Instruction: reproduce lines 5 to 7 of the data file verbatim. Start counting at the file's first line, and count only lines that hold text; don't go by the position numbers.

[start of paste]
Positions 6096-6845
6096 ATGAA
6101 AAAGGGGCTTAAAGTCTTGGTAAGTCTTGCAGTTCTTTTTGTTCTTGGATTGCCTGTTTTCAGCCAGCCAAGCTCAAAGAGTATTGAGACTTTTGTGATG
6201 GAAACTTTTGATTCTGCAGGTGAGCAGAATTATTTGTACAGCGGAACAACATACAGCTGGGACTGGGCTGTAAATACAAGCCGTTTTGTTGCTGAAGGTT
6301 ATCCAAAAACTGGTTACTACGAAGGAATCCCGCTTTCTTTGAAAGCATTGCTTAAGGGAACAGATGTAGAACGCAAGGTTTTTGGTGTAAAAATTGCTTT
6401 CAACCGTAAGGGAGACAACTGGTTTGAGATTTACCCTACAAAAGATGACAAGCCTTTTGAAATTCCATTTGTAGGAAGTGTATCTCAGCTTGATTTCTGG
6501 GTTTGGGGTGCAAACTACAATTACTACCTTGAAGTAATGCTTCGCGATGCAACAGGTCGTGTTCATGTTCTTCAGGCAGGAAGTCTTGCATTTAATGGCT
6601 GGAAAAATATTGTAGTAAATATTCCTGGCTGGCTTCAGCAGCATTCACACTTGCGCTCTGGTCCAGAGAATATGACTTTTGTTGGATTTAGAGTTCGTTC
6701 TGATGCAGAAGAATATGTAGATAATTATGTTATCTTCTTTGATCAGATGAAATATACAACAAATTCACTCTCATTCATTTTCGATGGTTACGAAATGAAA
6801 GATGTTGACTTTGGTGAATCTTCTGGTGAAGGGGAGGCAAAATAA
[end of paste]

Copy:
6301 ATCCAAAAACTGGTTACTACGAAGGAATCCCGCTTTCTTTGAAAGCATTGCTTAAGGGAACAGATGTAGAACGCAAGGTTTTTGGTGTAAAAATTGCTTT
6401 CAACCGTAAGGGAGACAACTGGTTTGAGATTTACCCTACAAAAGATGACAAGCCTTTTGAAATTCCATTTGTAGGAAGTGTATCTCAGCTTGATTTCTGG
6501 GTTTGGGGTGCAAACTACAATTACTACCTTGAAGTAATGCTTCGCGATGCAACAGGTCGTGTTCATGTTCTTCAGGCAGGAAGTCTTGCATTTAATGGCT